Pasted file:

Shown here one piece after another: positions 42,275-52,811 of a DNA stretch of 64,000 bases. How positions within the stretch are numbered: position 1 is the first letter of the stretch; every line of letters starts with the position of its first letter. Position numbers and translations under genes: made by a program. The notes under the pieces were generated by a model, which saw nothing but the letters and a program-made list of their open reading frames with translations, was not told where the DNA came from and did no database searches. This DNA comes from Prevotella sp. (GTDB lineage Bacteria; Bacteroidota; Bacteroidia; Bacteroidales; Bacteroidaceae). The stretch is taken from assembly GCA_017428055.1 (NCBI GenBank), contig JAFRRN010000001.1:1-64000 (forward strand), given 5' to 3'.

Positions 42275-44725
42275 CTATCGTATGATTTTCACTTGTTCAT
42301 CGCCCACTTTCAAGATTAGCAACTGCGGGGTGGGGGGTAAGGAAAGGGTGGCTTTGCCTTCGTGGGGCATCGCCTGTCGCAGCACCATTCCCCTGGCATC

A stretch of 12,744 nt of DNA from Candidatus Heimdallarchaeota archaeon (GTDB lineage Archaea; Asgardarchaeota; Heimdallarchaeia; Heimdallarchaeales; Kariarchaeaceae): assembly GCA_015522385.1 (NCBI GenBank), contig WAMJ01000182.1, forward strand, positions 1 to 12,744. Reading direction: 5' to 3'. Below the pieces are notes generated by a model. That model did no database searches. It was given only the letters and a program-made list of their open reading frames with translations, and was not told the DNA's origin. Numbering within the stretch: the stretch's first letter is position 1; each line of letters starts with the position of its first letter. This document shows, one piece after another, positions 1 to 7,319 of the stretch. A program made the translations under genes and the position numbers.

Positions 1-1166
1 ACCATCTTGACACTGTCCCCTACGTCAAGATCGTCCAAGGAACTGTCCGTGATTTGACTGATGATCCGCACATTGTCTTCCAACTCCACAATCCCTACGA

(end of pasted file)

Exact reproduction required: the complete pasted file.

Shown here one piece after another: positions 42,275-52,811 of a DNA stretch of 64,000 bases. How positions within the stretch are numbered: position 1 is the first letter of the stretch; every line of letters starts with the position of its first letter. Position numbers and translations under genes: made by a program. The notes under the pieces were generated by a model, which saw nothing but the letters and a program-made list of their open reading frames with translations, was not told where the DNA came from and did no database searches. This DNA comes from Prevotella sp. (GTDB lineage Bacteria; Bacteroidota; Bacteroidia; Bacteroidales; Bacteroidaceae). The stretch is taken from assembly GCA_017428055.1 (NCBI GenBank), contig JAFRRN010000001.1:1-64000 (forward strand), given 5' to 3'.

Positions 42275-44725
42275 CTATCGTATGATTTTCACTTGTTCAT
42301 CGCCCACTTTCAAGATTAGCAACTGCGGGGTGGGGGGTAAGGAAAGGGTGGCTTTGCCTTCGTGGGGCATCGCCTGTCGCAGCACCATTCCCCTGGCATC

A stretch of 12,744 nt of DNA from Candidatus Heimdallarchaeota archaeon (GTDB lineage Archaea; Asgardarchaeota; Heimdallarchaeia; Heimdallarchaeales; Kariarchaeaceae): assembly GCA_015522385.1 (NCBI GenBank), contig WAMJ01000182.1, forward strand, positions 1 to 12,744. Reading direction: 5' to 3'. Below the pieces are notes generated by a model. That model did no database searches. It was given only the letters and a program-made list of their open reading frames with translations, and was not told the DNA's origin. Numbering within the stretch: the stretch's first letter is position 1; each line of letters starts with the position of its first letter. This document shows, one piece after another, positions 1 to 7,319 of the stretch. A program made the translations under genes and the position numbers.

Positions 1-1166
1 ACCATCTTGACACTGTCCCCTACGTCAAGATCGTCCAAGGAACTGTCCGTGATTTGACTGATGATCCGCACATTGTCTTCCAACTCCACAATCCCTACGA